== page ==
The popular 3530 LSV (three leg sections/4 lbs), which replaces the CF 1325, has been extremely short supply since its release several months ago.  This is the tripod that I use every day with both my 500 and 600 mm f/4L IS lenses.  I also use this tripod for macro, and—with the Mongoose 2.3—whenever I need a tripod-mounted intermediate telephoto.  We are currently out-of stock and back-ordered, but are expecting our next shipment of 12 soon.  It is my understanding that BIRDS AS ART has received more 3530s than any other US supplier including B & H.  At present, we only have two or three folks on our wait list so if you need a 3530, the all-purpose CF tripod, it would be best to place your order with us.  We will not bill your card until the item ships.


The 3540XLS (four leg sections/4.3 lbs) is for tall folks, 6’ 4” or taller.  Todd Gustafson, all 6’ 8” of him, asked me to get him a 3540XLS after hearing good things about it from multiple IPT veteran Bob Wilmschen.  I was, however, leery of the rather thin lowest leg sections and suggested that Todd only partially extend the bottom sections.  After following my advice, here is what he had to say:  

“They finally did it!!  They came up with a tripod that I can shoot with in complete comfort.  For years I used the heavy Gitzo 410.  The height came to just below my chin.  It was almost tall enough to shoot flight with but didn't pack down small enough to fit in a regular suitcase.  When Gitzo integrated carbon fiber technology into their tripods I switched to the lighter 1548 model thinking I was saving lots of weight.  The 1548 folded down to a convenient suitcase size but was still too short.  I moved the center column from the 410 tripod to the 1540 so that I could make flight shots in comfort.  After shooting a week of jungle birds in Costa Rica I couldn't figure out why my back hurt so much.  I realized that the whole tripod set up still wasn't tall enough and that with the center column the 1548 was only one pound lighter than the old 410. 


Enter the new line if Gitzo Carbon 6X tripods.  My new GT3540XLS model stands an amazing 77" tall!  I can stand at full height in comfort and shoot into the jungle canopy or make flight shots with no back pain.  The new carbon technology has cut the weight to just over 4 pounds while still providing enough strength to support a 600mm lens, a pro camera body, and a flash setup.  The setup and breakdown time on the 1548 model was 45 seconds or more and required 2 hands. With the GT3540XLS I can break down and setup in 10 seconds with one hand due to the new independent leg-locks!  Even with the added height it easily fits into a suitcase.  And best of all, my images are sharp, even those created at shutter speeds as low as 1/60 second.”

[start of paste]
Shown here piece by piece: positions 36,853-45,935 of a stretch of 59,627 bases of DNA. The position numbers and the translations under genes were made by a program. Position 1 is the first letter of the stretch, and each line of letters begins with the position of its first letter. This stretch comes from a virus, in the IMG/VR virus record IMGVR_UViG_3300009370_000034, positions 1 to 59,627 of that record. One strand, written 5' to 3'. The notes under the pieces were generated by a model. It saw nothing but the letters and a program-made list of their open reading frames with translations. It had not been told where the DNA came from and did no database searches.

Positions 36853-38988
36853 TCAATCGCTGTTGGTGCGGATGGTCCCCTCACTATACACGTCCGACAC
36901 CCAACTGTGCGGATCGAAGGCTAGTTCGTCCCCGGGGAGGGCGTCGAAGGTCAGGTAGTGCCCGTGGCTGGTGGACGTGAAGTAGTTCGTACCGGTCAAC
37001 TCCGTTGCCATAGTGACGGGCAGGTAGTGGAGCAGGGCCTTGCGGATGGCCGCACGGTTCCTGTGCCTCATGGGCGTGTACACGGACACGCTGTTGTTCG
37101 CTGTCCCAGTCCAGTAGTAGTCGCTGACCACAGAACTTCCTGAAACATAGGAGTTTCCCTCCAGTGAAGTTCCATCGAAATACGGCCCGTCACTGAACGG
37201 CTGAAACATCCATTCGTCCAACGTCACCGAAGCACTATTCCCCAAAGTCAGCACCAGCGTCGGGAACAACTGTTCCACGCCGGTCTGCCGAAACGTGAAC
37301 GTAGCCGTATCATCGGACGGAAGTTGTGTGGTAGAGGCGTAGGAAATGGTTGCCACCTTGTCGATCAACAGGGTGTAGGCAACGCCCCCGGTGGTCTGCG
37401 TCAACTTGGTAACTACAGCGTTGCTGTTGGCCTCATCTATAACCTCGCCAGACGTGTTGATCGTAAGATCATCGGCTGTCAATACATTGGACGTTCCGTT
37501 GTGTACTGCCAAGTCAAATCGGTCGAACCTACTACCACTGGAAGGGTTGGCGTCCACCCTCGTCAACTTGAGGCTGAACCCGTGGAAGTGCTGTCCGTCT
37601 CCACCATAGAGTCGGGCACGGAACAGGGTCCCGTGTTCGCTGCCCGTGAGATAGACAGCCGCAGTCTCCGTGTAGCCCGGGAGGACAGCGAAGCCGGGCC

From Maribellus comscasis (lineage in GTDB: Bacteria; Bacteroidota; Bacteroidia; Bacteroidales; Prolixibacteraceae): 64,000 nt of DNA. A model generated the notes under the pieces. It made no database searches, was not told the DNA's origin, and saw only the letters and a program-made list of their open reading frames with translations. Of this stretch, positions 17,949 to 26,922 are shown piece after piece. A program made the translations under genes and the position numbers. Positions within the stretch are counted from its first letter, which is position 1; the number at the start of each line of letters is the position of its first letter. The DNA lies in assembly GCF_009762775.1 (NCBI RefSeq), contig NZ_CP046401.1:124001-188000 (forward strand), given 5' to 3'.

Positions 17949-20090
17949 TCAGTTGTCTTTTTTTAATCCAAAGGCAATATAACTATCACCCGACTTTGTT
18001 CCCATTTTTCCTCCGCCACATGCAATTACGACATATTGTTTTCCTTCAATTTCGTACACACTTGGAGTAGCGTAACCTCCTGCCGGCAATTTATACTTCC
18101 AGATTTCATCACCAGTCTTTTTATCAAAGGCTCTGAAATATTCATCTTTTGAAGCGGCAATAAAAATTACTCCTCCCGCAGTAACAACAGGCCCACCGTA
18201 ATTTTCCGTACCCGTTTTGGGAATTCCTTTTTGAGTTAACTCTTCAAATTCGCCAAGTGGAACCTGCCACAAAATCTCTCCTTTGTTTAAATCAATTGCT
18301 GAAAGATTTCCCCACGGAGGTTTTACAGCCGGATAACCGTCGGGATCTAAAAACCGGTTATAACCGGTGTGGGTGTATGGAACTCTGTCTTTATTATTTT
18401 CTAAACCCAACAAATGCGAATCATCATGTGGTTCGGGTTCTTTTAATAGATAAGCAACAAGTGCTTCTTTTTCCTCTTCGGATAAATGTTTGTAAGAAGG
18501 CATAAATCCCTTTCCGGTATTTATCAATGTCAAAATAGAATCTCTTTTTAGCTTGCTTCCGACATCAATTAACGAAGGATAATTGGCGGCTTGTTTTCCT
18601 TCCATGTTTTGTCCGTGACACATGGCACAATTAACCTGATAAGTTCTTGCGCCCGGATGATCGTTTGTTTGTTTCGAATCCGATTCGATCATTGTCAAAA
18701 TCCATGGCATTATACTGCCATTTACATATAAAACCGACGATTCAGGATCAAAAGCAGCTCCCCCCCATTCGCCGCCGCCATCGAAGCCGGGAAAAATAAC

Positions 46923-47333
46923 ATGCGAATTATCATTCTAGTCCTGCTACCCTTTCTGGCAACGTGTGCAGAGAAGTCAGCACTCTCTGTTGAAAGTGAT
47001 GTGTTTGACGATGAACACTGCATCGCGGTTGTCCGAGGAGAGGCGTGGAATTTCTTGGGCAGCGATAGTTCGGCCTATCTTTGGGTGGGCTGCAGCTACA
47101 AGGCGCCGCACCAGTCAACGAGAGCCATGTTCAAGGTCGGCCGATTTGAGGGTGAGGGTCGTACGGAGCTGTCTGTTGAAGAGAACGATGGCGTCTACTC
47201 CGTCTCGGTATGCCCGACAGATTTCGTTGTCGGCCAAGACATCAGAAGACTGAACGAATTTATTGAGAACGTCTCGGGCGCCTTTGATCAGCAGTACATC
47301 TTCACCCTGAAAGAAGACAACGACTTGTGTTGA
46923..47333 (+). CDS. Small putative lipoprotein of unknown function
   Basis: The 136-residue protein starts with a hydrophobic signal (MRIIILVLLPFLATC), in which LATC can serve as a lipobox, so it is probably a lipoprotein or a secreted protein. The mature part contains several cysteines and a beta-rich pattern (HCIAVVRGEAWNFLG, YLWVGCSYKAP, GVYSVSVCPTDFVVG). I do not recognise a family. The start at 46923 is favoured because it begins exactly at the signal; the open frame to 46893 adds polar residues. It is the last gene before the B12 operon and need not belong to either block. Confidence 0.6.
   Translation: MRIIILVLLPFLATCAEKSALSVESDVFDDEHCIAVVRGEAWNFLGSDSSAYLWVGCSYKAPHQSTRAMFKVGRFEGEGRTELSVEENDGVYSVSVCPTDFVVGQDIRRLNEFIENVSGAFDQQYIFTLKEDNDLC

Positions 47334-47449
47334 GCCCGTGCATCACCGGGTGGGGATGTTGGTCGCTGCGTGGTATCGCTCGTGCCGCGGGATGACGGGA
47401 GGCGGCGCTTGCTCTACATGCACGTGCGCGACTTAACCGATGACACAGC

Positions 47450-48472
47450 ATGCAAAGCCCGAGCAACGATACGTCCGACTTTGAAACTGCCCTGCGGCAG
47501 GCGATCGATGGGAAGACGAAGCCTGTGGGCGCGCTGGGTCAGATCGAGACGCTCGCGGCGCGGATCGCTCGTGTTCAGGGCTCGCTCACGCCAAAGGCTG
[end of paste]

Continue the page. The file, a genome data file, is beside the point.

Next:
The GT5540LS (four leg sections/6.5 lbs) replaces the CF 1548, but is lighter, stiffer, and stronger.  We recommend this model for folks with 400mm f/2.8 or 600 mm lf/4 lenses that do not feature IS or VR technology, and for those who—in their efforts to create the sharpest possible images—demand the most rigid long lens CF tripod available. 

Here are our current prices.  You will find that we undercut even the mighty B & H by a few cents.

Gitzo GT3530LSV Carbon Fiber 6x Tripod (Lots now in stock):                         $649.94 + $15 US shipping

Gitzo GT3540XLS Carbon Fiber 6x Tripod (1 in stock):                                $745.99 + $15 US shipping

Gitzo GT5540LS Carbon Fiber 6x Tripod (2 in stock):                                     $784.99 + $15 US shipping

Florida residents need to add 7% sales tax to the cost of the tripod only.  Overseas customers please e-mail at for shipping costs (and be sure to include your complete ship-to address).



Maasai Giraffe, 3-day old running with umbilical cord still attached, Crescent Island, Lake Naivashsa, Kenya

Image Copyright 2007:  Arthur Morris/BIRDS AS ART


 Canon 500mm f/4L IS lens with the 2X II TC and the EOS-1D Mark III.  ISO 1600. Evaluative metering +2/3 stop: 1/320 second at f/8.  Mongoose M3.5 on Gitzo CF 3530 LSV tripod.  

Again, the Mark III performed perfectly auto-focusing accurately with the 2X TC in low light.


Robert Amoruso is offering the following Wildscape Images 2008 Workshops:

Merritt Island NWR/Viera Wetlands/Canaveral National Seashore Photographic Instructional Workshop, January 11, 12 and 13, 2008. Includes morning and afternoon in-the-field photography sessions and evening instructional sessions at some of the most diverse wildlife and avian photography locations in Central Florida.  (Registration on this tour includes a free copy of Robert’s MINWR Site Guide.)

St. Augustine Alligator Farm Photographic Instructional Workshop, March 28, 29 and 30, 2008. Includes morning and afternoon in-the-field photography sessions and instructional sessions covering exposure, composition and correct use of flash. The Alligator Farm is one of the best places to learn how to use your flash.

Avian Boat Tours are designed to offer experienced photographers access to a variety of lake and estuary locations in Brevard, Osceola and Indian River Counties in Central Florida.  Though there is lots of in-the-field instruction, there are no formal classroom sessions with the boat tours; Robert will be by your side to answer your questions and to help you create some amazing images.  Participants will have a chance to share images during lunch.  Contact Robert to schedule one today: 407-808-7417 (cell phone) or